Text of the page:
Lee Isaac Chung Recalls Growing Up in the Fields of Minari

New family drama speaks to a different kind of immigration story

Writer/director Lee Isaac Chung (right) on the set of Minari with Steven Yeun (left) and Will Patton (center)

In Minari, Lee Isaac Chung's semiautobiographical story of growing up in rural Arkansas as a Korean immigrant, accuracy is everything - even down to the details of farm life. In fact, especially those. He explained, "I tried to stay true, because I knew a lot of farming friends would be watching."

However, it's not in the names of seed lines, or the specifics of maintaining a tractor. In Chung's understated story of an immigrant couple, Jacob (Steven Yeun) and Monica (Han Ye-ri), moving their children to a tiny community in pursuit of his dream of independence, the most important truths are emotional ones.

Austin Chronicle: This is clearly a story that draws very deeply on personal experience. How did you go about writing that without going too introspective or specific in a way that only spoke to you?

Lee Isaac Chung: I was working with the idea that if you get too specific on something, that can be alienating - and if you get too vague, that's alienating too. So there's a constant effort of, how do I include everybody, bring everybody to the table with this film even while setting it within a reality that's very specific and particular.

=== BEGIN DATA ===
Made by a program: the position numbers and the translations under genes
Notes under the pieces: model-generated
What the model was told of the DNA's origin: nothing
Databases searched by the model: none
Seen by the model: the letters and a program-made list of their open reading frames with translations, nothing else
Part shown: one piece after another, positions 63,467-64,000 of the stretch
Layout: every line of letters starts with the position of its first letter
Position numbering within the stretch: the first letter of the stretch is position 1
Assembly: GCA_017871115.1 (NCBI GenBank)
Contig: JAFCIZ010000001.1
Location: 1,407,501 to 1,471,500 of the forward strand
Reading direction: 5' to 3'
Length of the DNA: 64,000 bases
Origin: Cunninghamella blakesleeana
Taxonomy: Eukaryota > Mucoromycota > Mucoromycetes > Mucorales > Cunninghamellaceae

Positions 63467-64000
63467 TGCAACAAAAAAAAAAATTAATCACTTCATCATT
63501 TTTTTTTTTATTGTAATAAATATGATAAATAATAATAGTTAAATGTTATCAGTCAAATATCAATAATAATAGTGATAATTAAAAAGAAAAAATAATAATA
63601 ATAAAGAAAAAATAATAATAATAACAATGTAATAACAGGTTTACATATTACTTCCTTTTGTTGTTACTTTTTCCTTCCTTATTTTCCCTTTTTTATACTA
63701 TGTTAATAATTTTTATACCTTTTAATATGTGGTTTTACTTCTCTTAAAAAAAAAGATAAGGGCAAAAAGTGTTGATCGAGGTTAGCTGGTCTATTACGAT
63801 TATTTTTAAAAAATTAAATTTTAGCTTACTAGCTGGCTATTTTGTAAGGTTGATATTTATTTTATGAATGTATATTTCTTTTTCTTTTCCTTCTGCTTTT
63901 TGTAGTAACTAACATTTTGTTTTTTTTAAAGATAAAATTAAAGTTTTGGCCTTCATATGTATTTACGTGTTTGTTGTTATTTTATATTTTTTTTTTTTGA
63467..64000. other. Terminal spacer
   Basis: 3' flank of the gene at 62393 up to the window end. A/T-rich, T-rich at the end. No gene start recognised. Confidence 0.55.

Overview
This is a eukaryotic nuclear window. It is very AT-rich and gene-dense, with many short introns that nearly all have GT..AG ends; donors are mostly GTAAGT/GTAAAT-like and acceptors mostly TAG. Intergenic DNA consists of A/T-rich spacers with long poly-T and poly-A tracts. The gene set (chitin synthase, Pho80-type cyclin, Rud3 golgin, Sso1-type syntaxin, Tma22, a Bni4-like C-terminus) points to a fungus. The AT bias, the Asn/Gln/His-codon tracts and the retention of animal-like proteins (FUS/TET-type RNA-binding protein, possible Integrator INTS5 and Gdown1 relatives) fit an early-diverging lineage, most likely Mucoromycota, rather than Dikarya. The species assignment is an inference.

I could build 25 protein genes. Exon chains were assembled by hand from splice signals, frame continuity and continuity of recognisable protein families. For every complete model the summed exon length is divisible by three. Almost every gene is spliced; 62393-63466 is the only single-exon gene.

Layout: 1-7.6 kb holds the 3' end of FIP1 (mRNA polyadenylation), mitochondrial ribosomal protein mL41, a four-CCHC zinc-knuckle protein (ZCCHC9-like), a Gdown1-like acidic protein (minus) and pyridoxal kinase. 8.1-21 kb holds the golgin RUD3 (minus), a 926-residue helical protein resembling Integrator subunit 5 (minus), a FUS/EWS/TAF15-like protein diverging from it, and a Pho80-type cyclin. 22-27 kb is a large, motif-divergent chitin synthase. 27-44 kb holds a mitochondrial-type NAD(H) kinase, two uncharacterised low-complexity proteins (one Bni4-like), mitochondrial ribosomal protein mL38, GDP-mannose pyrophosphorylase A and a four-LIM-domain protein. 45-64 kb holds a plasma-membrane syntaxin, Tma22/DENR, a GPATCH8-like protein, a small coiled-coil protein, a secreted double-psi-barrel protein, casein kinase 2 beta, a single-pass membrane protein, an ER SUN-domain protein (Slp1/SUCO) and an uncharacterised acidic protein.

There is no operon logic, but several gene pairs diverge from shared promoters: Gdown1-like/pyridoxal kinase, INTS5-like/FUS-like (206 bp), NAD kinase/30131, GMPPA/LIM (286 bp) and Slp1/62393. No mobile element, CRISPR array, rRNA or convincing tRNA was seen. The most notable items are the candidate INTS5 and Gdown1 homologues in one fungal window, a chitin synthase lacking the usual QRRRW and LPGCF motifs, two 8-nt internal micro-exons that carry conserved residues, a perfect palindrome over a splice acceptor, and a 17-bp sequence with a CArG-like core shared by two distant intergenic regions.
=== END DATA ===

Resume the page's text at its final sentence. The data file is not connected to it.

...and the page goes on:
That was a constant process of refinement. Even in the editing room, we were cutting certain scenes that explained too much. More and more, what we found was that, as long as the actors were able to emotionally convey the reason why they're doing things, it doesn't matter what they're doing. The emotional core behind their actions was much more important. So this film lives and dies by the principle of empathy with each actor and their performance, and the little details.

For instance, the scene of Monica bringing Paul (Will Patton) into the home and them doing the exorcism, it could be very wild, it could be very sensational or done in a way that's a spectacle. Our choice was to highlight Monica's face when she was really hoping Paul would come in and pray for her mom. We all know, as sons and daughters, as children, what that feel like, to really want something for your parent. We felt like that's the universality of the moment, even though the moment itself is quite exotic. Maybe that specific, human core, that's universal.

“My dad and mom, sometimes they would say things about the local community, like, ‘What are these crazy people doing?’”
AC: Paul's such a wonderful character, and the family's reaction to him speaks to this overlooked part of being new in a community that many depictions of the immigrant experience seem to miss out. You don't have the depiction of getting there and going. 'Why do all the locals do this strange thing?' And we don't see many stories about Korean immigration, so you have this pressure about telling your individual story but also to be representative of that broader story

LIC: I did feel that pressure in some sense. I don't know if I saw any models for this film. I was really wanting to capture the feeling of being a Korean immigrant to this kind of place, and I didn't know if I'd seen any films that captured that kind of specific experience. So I felt I had to be faithful to doing that in a way that's authentic but, at the same time, not self-indulgent.